Effects of stress:
- Immediate (seconds to minutes), total and differential leukocyte counts tend to increase in proportion to their normal circulating numbers from the effects of epinephrine.
- Later (minutes to hours), neutrophil counts may be increased, while lymphocyte and eosinophil counts may be decreased, mediated primarily by endogenous glucocorticoids. Indeed, It is well established that corticosteroids can reduce eosinophils, raise neutrophils and reduce lymphocytes.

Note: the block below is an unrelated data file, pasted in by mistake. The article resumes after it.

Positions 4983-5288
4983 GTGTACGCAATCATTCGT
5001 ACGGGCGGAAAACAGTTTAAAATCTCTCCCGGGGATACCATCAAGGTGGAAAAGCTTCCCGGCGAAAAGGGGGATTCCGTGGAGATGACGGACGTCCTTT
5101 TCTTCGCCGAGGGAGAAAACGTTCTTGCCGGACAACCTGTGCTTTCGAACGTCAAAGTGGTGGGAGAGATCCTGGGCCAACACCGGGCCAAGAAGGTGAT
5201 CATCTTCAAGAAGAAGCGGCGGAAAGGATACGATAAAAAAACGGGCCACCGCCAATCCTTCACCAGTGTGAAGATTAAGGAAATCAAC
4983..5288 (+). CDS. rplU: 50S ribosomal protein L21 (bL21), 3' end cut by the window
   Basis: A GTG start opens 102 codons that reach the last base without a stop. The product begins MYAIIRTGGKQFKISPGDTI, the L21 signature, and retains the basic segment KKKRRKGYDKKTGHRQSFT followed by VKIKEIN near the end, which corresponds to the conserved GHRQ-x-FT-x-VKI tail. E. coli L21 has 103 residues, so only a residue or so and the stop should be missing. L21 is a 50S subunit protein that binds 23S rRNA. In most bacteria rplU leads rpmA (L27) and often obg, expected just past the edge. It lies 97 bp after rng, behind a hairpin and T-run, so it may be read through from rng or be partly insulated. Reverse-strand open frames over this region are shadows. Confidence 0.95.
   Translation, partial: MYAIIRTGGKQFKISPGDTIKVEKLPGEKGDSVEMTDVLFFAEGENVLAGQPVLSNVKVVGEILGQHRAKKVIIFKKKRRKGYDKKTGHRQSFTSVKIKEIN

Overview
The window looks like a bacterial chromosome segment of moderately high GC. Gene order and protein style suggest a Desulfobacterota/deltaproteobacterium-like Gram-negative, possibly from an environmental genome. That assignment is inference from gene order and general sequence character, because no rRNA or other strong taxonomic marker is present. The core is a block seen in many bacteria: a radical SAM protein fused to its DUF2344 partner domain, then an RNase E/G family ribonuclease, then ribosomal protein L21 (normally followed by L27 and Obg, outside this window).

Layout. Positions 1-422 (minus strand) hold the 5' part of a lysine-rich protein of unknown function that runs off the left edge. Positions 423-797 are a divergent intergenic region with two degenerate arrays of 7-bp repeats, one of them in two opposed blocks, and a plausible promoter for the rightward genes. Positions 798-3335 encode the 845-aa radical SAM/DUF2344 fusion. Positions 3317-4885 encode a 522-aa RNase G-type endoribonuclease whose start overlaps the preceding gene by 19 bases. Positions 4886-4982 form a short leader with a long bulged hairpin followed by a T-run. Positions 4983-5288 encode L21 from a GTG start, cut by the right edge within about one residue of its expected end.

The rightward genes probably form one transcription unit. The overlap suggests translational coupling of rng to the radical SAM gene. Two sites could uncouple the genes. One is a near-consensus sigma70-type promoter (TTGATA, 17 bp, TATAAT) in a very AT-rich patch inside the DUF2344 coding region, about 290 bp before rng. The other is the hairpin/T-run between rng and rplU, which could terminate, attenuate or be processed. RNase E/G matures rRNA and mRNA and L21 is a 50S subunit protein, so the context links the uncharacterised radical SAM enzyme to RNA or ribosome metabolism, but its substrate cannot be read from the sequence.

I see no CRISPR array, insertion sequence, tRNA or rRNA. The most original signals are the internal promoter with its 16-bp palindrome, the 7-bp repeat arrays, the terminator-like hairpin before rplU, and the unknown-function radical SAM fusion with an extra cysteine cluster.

- With more mild stressors, only one or two of these leukocyte changes may be observed.
- Many studies have explored the utility of stress leukogram (express as neutrophil-to-lymphocyte-count ratio [NLCR] with or without eosinopenia) for diagnostic, prognostic or monitoring purposes in patients with various inflammatory disorders, including infections.
- However, the stress leukogram is not specific for any of these conditions. It is also seen those with:
- Acute pancreatitis
- Acute myocardial infarction
- Acute trauma
- Emotional stress
- The lack of specificity limits the applicability of the stress leukogram to clinical practice.